A.C. BasSaklar et al. develop on either side of the midline in the mediastinum. The recess on the left side is transitory. Persistence of the recess on the right creates a flattened and elongated mesothelial lined space within the esophageal hiatus. The space is approximately 1 cm long at birth and may become obliterated during adulthood [4-6]. Alternatively, an aberration of embryonic development of the lumbar component of the diaphragm, which originates from mesodermal cells around the aorta, may be responsible. The hernias have been diagnosed prenatally and shortly after birth and in siblings, further supporting the theory that these patients have an abnormal anatomical predisposition [2]. Paraesophageal hiatal hernia can surprisingly be asymptomatic (8%). With time, symptoms of postprandial discomfort, breathlessness, nausea, vomiting, and pain may develop. Obstruction caused by gastric torsion can occur at the GEJ, mid body of the stomach, or duodenum. Symptoms and signs will be determined by these factors and are caused primarily by displacement of the stomach with entrapment of gas and food in the intrathoracic segment. Dysphagia is uncommon. In true anatomical PHH, the GEJ remains in its normal position, and the sphincter mechanism therefore remains intact. However, with cephalad displacement, the sphincter may become dysfunctional and pathologic gastroesophageal reflux (GER) may result. Other structures, such as the colon, small bowel, duodenum, and

2. Discussion The incidence of PHH varies from 3.5% to 5% of all operated hiatus hernias [2]. Paraesophageal hiatal hernia in childhood is thought to be caused by a congenital abnormality that can be explained on an embryologic basis. During the development of the human diaphragm, 2 small coelomic spaces, called pneumoenteric recesses,

Fig. 2 Upper gastrointestinal contrast study showing gastric (STMC) herniation into the chest. End of the inferior esophagus has moved to the left owing to the hernia and the spleen.

PHH with intrathoracic spleen, preduodenal portal vein, malrotation and left IVC even spleen, may accompany the stomach's migration into the chest and may complicate the situation further [1]. The diagnosis is usually first suspected because of an abnormal chest radiograph. Opaque study of the upper gastrointestinal tract is the diagnostic study of choice. A barium swallow provides the diagnosis in virtually every case. The pathognomonic findings are an “upside down” stomach within the chest in association with a normally located GEJ. The GEJ remains fixed in its normal infradiaphragmatic location. In the literature, PHH is of clinical significance because of its very high incidence of GER (68.4%). In patients with massive hiatal hernia and GER, acquired shortening is the result of inflammatory changes in the thoracic esophagus, secondary to acute and chronic reflux esophagitis [1,3]. The length of the esophagus is a criterion for determining the type of antireflux procedure. The recurrence rate is high when the esophagus is short and no attempt is made to lengthen it during the antireflux surgery [3]. No acceptable medical treatment regimen exists for patients with PHH. Complications are more prevalent in PHH than in sliding hiatus hernias, and elective repair is advocated on diagnosis, even in asymptomatic cases. An abdominal surgical approach is usually preferred. The principles of repair consist of reduction of the hernia, partial or complete excision of the accompanying sac to prevent recurrence and cyst formation, and crural approximation [1-3]. If the operation is delayed and repair is done on an emergency basis, there is a 19% operative mortality, compared with less than 1% mortality noted for elective repair [7]. In our patient, no previous associated symptoms of GER or a developmental disorder was noted. Thus, fundoplication was not performed. Preduodenal portal vein is a rare anomaly described in only 82 patients in the literature and usually as a part of “polysplenia syndrome,” or as an associated anomaly in situs inversus [8]. The embryogenesis of this anomaly described by Gray and Skandalakis [9] consisted of anomalous regression of the cranial and middle anastomotic veins, which connect the 2 vitelline veins that run on either side of the duodenum in the 5-mm embryo. The caudal anastomotic vein that runs ventral to the duodenum remains a part of the portal vein and results in the anomalous position of the portal vein [8,9]. It presents clinically in 50% of the patients as duodenal obstruction, but only in a few of cases is the PDPV apparently the direct cause of obstruction; the rest were caused by associated anomalies such as duodenal membrane, annular pancreas, and intestinal malrotation. In the remaining 50%, PDPV was asymptomatic and diagnosed incidentally during surgery. Associated cardiac and gastrointestinal anomalies are frequent. It is described in polysplenia syndrome and in patients with situs inversus [8,10,11]. However, to date, no reports of a paraesophageal hernia and associated complex anomalies have been made. A left IVC results from regression of the right supracardinal vein with persistence of the left supracardinal vein.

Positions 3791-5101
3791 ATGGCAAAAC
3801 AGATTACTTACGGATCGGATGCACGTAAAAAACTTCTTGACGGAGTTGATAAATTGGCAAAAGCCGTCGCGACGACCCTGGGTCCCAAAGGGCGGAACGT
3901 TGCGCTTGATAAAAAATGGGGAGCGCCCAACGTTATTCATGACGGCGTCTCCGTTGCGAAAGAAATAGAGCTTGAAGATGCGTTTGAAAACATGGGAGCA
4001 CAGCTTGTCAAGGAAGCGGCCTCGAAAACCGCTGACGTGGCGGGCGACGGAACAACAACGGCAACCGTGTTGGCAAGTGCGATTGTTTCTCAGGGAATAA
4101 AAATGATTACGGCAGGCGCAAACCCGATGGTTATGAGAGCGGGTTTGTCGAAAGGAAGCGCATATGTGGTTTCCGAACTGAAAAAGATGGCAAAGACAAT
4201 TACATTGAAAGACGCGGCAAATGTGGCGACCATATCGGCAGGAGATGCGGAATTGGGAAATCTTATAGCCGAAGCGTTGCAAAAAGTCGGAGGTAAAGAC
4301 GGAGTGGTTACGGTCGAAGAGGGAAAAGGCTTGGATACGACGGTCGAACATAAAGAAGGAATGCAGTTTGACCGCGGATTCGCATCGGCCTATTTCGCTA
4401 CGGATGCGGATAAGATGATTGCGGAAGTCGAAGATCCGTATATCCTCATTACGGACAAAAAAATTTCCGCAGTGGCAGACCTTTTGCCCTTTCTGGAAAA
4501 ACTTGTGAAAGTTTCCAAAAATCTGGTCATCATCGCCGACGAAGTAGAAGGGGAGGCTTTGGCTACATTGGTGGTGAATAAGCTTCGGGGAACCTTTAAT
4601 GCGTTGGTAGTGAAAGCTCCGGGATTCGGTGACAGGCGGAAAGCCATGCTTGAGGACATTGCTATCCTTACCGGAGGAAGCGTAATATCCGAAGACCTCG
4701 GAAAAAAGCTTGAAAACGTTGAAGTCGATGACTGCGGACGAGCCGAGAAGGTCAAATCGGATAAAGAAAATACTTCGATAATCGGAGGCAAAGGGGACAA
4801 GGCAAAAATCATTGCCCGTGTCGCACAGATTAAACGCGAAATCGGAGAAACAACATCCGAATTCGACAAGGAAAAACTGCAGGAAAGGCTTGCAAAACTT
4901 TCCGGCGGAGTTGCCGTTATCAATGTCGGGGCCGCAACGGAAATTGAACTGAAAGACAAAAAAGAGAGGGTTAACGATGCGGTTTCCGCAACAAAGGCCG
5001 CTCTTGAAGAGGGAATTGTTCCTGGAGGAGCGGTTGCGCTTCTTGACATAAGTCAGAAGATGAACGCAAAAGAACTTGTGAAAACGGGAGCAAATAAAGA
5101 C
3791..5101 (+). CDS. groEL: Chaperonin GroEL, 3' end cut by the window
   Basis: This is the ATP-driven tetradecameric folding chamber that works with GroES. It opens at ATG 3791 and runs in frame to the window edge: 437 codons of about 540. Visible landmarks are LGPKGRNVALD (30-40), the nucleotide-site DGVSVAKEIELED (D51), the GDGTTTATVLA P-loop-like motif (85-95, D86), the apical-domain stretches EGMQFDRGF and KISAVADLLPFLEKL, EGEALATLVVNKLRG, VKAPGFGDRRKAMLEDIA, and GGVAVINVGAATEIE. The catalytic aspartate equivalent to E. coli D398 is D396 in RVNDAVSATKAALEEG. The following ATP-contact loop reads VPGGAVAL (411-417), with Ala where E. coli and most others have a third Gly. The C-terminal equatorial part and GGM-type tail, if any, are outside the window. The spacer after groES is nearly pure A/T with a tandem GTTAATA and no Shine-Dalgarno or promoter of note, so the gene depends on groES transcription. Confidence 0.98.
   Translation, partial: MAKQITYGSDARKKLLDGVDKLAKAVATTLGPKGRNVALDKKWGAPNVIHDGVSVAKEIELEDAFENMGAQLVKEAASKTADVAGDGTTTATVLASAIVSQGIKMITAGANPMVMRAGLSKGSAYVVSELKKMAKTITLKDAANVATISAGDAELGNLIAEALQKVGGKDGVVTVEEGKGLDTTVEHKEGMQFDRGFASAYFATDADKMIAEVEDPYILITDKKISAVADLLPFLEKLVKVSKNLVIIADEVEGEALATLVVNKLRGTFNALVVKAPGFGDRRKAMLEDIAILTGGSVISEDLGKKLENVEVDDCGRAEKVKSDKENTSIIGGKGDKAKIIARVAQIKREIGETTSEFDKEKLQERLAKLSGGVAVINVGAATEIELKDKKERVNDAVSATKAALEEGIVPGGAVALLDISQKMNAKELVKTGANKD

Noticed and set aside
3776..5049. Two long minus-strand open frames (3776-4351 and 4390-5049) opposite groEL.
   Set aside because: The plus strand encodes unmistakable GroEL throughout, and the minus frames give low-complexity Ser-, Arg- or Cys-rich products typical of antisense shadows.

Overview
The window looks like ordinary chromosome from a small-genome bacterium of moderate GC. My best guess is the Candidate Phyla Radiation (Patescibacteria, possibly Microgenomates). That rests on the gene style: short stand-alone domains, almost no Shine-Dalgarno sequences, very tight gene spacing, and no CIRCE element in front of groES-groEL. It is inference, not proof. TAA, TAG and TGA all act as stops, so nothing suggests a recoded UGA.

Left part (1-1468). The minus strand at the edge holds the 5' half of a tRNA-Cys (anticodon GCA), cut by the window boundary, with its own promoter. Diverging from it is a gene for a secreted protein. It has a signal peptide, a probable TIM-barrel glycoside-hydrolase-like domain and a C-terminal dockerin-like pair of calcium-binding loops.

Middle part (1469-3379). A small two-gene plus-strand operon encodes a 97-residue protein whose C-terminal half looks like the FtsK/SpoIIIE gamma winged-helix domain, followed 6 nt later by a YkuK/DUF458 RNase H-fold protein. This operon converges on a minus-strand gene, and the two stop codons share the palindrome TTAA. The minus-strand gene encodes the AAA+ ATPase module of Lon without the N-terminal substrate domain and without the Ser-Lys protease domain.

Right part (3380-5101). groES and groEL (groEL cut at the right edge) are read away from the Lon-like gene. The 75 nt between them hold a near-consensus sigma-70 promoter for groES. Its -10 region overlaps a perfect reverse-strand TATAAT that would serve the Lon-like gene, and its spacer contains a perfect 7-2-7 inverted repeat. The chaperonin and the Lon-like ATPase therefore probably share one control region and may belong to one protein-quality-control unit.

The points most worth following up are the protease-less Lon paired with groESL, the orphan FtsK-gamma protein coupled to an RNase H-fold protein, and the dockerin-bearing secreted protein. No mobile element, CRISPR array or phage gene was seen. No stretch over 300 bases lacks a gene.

The prevalence is 0.2% to 0.5%. Typically, the left IVC joins the left renal vein, which crosses anterior to the aorta in the normal fashion, uniting with the right renal vein to form a normal right-sided prerenal IVC. Spontaneous rupture of an abdominal aortic aneurysm into a left IVC has been reported [12]. Wandering spleen is a rare condition that is difficult to diagnose owing to its nonspecific symptoms. A frequent complaint is recurrent abdominal pain caused by intermittent torsion or vascular kinking. Left-sided diaphragmatic defects can be associated with abnormally positioned spleen and can be a cause of acute abdomen in children. Wandering spleen in association with gastric volvulus has been reported only 4 times in the literature [13,14]. Complex malformations, such as the ones described in this report, may be encountered during operations. In such cases, primary treatment may be directed toward the symptomatic component of the malformation and the patient should be closely followed to avoid further complications associated with the other malformation.